Identity Theft Laws and Their Consequences

Have you ever found yourself wondering about the laws concerning identity theft? Do they impose adequate punishment on those who engage in this crime. It might comfort you to know that sanctions against identity fraud stiffened with the signing into law in 2004 The Identity Theft Penalty Enhancement Act. This act lawmakers intended to complement the earlier Fair and Accurate Credit Transactions Act (FACTA) of 2003.

With passage of FACTA came the birth of a national system of detection and deterrence of identity fraud. FACTA empowers consumers to take certains action as soon as they suspect they have fallen victim to identity theft. They need make only one phone call to alert Equifax, Experian and TransUnion (the three main credit reporting agencies) in order to shield themselves from any consequences of their defrauding.

The Identity Theft Penalty Enhancement Act itself prescribes sentences, prison terms and penalties for those found guilty of committing identity fraud and related kinds of crime, ranging from mail fraud to terrorism. It treats particularly aggravated identity theft, which the act defines as theft of an identity for purposes of committing crime. Aggravated identity theft carries with it a prison sentence, one which a judge adds to whatever sentences follow from the crimes the accused used the stolen identity to commit. A mail-fraud conviction, for example could carry with it two separate sentences: one for the fraud, and one for the identity theft that made the fraud possible. This shakes out typically as a two-year sentence appended to the one for the fraud.

When it comes to terrorism, this get more serious. The accused may not have directed committed a terrorist act with a stolen identity in order to receive an aggravated identity theft sentence. He or she may simply abet terrorism in some way - say, by supplying a fake passport to the perpetrators - yet still face a two-year sentence

Details of the punishments attending sentencing under the Identity Theft Penalty Enhancement Act appear verbatim below. Specifically, the act summons judges to:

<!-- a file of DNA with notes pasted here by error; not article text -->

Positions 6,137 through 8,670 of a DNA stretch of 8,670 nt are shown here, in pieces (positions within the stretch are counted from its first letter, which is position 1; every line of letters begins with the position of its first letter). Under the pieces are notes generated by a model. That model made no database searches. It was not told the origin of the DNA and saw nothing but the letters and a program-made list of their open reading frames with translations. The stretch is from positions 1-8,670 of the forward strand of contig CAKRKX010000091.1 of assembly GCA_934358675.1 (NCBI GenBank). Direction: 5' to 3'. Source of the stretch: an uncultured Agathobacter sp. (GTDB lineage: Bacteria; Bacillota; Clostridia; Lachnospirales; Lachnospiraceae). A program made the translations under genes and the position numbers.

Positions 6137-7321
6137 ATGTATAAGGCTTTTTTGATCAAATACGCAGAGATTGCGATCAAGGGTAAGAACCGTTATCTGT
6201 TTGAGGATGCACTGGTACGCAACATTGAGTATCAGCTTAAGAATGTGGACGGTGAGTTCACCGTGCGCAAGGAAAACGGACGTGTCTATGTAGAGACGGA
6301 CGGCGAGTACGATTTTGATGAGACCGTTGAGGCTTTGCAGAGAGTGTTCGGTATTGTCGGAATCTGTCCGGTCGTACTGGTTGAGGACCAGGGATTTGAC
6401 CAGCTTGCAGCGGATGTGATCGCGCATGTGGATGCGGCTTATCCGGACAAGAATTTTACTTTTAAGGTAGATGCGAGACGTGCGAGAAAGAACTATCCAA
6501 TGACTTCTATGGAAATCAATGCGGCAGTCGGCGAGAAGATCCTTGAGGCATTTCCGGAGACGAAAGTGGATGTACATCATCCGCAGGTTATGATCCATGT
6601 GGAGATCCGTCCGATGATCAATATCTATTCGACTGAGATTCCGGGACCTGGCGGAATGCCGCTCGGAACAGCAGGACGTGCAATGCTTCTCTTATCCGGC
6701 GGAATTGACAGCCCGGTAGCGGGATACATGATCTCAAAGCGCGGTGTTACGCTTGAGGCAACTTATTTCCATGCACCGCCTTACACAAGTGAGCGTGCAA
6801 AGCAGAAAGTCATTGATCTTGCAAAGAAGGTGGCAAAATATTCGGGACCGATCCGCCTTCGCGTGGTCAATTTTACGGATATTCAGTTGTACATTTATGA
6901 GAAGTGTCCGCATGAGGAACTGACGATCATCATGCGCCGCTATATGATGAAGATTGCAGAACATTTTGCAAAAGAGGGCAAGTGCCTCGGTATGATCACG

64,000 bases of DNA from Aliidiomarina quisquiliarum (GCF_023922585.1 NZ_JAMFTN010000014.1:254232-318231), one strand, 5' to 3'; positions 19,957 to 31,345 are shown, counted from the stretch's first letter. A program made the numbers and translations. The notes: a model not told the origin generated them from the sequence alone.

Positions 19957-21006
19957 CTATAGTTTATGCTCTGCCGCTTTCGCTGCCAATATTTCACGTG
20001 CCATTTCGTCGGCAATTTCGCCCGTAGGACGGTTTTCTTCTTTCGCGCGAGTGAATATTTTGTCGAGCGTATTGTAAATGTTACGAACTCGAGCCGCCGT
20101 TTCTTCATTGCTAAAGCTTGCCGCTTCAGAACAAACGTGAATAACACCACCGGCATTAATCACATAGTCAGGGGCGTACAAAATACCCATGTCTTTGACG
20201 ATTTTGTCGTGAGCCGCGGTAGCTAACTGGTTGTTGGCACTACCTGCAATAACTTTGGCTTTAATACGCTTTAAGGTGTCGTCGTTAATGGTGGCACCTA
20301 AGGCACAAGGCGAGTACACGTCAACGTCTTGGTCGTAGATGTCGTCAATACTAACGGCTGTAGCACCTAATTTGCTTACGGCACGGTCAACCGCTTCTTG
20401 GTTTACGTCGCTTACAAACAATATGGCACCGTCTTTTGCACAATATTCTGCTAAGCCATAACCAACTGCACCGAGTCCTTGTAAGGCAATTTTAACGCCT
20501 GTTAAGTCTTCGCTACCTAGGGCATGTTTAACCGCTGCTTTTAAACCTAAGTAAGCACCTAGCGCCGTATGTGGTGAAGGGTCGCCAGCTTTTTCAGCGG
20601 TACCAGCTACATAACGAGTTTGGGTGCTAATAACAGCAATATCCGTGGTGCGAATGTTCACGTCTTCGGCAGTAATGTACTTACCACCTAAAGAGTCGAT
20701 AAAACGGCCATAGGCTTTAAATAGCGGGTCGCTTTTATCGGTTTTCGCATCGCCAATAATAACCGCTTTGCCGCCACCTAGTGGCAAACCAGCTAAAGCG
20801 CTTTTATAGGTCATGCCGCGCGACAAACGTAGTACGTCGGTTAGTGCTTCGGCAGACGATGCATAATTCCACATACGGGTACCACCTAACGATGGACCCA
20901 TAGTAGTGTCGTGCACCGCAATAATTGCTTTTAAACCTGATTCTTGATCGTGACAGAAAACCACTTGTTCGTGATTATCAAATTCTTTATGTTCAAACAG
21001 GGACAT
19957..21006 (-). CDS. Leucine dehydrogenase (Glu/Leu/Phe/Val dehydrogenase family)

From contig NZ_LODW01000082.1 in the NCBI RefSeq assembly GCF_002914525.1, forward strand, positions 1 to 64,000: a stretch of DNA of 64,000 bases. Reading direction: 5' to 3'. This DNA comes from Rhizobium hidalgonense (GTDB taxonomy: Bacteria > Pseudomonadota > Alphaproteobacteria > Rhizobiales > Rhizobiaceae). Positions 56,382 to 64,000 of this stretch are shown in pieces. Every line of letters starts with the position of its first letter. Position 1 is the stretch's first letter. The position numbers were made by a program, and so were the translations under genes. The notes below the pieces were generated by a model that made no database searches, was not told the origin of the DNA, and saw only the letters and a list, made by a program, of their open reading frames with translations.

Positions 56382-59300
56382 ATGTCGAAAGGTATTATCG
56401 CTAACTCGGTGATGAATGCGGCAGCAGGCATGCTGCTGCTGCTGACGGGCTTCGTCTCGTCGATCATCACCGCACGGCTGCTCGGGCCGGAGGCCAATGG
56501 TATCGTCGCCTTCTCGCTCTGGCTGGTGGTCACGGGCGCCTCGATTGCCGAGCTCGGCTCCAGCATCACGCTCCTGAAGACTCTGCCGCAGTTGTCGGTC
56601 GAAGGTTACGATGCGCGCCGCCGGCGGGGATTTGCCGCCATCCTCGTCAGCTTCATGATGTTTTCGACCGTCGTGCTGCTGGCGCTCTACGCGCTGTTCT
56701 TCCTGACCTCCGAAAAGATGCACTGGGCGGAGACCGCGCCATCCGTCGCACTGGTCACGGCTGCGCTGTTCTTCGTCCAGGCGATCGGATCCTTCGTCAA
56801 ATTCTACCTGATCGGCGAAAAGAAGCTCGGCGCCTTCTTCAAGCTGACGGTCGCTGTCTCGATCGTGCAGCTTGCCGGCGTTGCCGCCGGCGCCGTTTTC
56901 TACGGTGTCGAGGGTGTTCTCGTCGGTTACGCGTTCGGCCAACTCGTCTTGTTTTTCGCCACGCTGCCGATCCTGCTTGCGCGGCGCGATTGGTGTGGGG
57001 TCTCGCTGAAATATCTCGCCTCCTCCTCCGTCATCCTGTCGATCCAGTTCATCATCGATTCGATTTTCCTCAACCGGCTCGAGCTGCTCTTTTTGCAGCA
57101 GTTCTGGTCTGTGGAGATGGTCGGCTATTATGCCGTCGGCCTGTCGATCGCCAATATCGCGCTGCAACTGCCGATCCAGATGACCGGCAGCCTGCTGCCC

• Increase penalties by two years for anyone who commits A "aggravated identity theft" in order to commit another serious Federal offense (including immigration violations, false citizenship crimes, firearms offenses, Social Security fraud, government theft, and other serious crimes);
  • Increase penalties by five years for anyone who commits identity theft for the purpose of committing a terrorist act;
  • Expand the maximum penalty for identity theft under Federal law from three to five years;
  • Clarify that the twenty-five year maximum sentence for identity theft in facilitating terrorism applies to both international and domestic terrorism;
  • Add the word "possess" to the Federal identity theft statute so that law enforcement can target individuals who possess identity documents with the intent to commit another crime.
  • Direct the Sentencing Commission to amend its guidelines in order to punish insider offenses that involve an "abuse of trust" of the person's position.
  • Authorize $2 million each year for fiscal years 2005 to 2009 to the Department of Justice for the investigation and prosecution of identity theft and related credit card and other fraud cases.
Consumers ought to make a point of learning their legal rights with respect to identity fraud protection, detection and resolution. This way they can help to reduce the threat of this crime. They should also consider purchasing the services of a reputable identity theft protection or credit monitoring. Of the first kind of services LifeLock and TrustedID rank as two of the most popular.

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